Developing treatments for Alzheimer’s disease has been notoriously difficult, and now the US Food and Drug Administration (FDA) is cracking down on companies fraudulently claiming that their dietary supplements can help treat, prevent or even cure the disease.
FDA on Monday released 12 warning letters and five advisory letters to foreign and domestic companies that are illegally selling more than 58 unapproved new drugs and/or misbranded drugs that claim to prevent, treat or cure Alzheimer’s disease and a number of other serious diseases and health conditions.
“Today’s actions are part of the FDA’s larger effort to address the booming growth of the dietary supplement industry through the implementation of modern regulatory initiatives that will enable the agency to preserve the balanced vision of the Dietary Supplement Health and Education Act (DSHEA), enacted by Congress 25 years ago,” FDA Commissioner Scott Gottlieb said.
Gottlieb also outlined several ways in which FDA is looking to move its regulation of dietary supplements forward, particularly as in the 25 years since Congress passed the Dietary Supplement Health and Education Act (DSHEA), the law that enabled FDA’s authority to regulate dietary supplements, the dietary supplement market has grown significantly.
“What was once a $4 billion industry comprised of about 4,000 unique products, is now an industry worth more than $40 billion, with more than 50,000 – and possibly as many as 80,000 or even more,” Gottlieb said.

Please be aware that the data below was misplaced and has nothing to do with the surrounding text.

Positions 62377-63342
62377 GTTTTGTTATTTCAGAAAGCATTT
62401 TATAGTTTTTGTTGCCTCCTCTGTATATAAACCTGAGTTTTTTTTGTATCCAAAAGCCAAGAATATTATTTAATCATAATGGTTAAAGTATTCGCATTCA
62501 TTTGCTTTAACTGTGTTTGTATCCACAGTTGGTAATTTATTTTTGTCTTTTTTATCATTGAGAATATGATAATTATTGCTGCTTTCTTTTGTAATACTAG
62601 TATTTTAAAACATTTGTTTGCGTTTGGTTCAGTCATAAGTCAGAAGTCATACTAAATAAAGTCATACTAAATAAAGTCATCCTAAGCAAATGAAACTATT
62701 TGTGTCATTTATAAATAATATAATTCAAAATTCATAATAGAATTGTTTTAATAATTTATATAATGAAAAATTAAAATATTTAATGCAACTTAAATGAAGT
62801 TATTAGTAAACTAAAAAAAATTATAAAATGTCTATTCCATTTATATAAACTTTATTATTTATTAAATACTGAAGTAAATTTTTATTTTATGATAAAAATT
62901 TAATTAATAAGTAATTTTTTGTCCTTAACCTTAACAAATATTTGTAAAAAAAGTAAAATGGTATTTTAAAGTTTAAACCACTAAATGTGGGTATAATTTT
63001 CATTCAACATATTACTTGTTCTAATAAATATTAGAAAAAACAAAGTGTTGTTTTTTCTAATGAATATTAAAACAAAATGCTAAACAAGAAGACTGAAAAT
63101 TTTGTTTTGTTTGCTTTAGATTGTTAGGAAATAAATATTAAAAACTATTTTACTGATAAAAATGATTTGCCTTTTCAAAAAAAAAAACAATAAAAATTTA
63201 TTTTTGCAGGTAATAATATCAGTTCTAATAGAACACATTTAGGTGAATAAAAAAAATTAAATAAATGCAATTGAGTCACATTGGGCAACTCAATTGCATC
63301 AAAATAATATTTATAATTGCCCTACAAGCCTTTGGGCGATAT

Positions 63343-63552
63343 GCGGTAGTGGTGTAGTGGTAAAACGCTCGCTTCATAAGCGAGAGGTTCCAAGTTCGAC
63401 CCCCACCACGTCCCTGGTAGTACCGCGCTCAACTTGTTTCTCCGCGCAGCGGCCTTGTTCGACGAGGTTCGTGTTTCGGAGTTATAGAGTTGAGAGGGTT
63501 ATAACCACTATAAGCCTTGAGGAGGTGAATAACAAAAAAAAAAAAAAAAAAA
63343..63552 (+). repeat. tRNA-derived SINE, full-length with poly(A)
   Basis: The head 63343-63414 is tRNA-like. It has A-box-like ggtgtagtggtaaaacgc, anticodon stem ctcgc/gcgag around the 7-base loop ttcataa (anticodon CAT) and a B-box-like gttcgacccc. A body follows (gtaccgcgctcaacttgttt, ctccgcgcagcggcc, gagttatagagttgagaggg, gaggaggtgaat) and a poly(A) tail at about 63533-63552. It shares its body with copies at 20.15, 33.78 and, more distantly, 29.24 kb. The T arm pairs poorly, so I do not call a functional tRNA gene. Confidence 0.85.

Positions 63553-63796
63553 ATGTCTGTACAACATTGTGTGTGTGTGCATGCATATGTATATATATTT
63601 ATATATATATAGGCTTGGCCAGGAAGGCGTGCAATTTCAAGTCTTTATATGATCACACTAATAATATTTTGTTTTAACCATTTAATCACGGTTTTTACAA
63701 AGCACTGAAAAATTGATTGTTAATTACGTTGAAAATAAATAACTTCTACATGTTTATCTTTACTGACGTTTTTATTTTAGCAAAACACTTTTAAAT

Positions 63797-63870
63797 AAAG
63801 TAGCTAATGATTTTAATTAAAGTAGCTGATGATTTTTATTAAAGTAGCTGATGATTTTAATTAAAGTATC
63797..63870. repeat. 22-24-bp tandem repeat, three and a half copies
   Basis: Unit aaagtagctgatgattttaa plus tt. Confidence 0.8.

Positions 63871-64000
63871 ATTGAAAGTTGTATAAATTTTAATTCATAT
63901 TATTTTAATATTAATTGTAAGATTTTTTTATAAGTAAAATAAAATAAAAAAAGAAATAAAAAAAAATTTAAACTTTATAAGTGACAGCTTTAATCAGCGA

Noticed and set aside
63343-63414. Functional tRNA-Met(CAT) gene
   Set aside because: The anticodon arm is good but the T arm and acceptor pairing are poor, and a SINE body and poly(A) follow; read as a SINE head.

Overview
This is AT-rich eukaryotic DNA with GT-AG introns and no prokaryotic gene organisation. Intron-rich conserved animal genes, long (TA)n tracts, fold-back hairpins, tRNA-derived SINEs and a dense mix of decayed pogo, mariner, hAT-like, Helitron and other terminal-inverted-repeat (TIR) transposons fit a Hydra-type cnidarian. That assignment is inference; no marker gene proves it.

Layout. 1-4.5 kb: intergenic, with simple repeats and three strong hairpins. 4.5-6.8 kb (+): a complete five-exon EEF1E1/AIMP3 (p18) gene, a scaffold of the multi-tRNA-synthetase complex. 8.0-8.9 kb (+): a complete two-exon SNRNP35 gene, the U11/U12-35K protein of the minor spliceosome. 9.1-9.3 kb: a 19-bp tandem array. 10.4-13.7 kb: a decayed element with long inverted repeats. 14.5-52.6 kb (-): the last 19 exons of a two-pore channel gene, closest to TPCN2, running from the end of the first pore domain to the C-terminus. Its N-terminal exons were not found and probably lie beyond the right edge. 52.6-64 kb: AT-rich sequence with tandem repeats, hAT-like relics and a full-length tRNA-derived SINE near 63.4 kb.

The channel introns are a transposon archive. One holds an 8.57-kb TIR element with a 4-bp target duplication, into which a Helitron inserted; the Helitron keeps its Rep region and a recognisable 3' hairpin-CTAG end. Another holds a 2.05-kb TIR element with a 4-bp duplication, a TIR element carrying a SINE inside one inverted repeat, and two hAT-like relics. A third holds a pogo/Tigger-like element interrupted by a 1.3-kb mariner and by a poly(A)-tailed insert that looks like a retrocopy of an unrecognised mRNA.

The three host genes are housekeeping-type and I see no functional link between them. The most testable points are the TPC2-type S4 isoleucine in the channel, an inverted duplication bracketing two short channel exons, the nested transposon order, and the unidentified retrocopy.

As far as upcoming changes, FDA is exploring new ways to communicate more quickly when concerns arise that an ingredient is unlawful and potentially dangerous and should not be marketed in dietary supplements. He also noted how FDA is pushing toward the submission of new dietary ingredient (NDI) notifications so FDA
could evaluate the safety of a new ingredient before it becomes available
“We’re continuing to develop guidance for preparing NDI notifications to ensure FDA can thoroughly review the safety of these ingredients. In conjunction with this effort, we’re planning to update our compliance policy regarding NDIs,” he said.
The agency is also planning a public meeting this spring on the topic of responsible innovation in the dietary supplement industry, opening the possibility for a broader conversation on whether certain changes to the DSHEA might be helpful.
For example, some stakeholders have suggested that the statute should be amended to establish avenues for dietary supplement exclusivity and add a product listing requirement. A mandatory listing requirement could also provide significant benefits by improving transparency in the marketplace and promoting risk-based regulation, Gottlieb said.
The Council for Responsible Nutrition, a trade association for the dietary supplement and functional food industry, applauded the moves by Gottlieb and FDA, and called on Congressional appropriators to allocate to FDA the funding required to adequately police supplements and follow through on enforcement.
Written by Zachary Brennan for Regulatory Focus Original article can be found here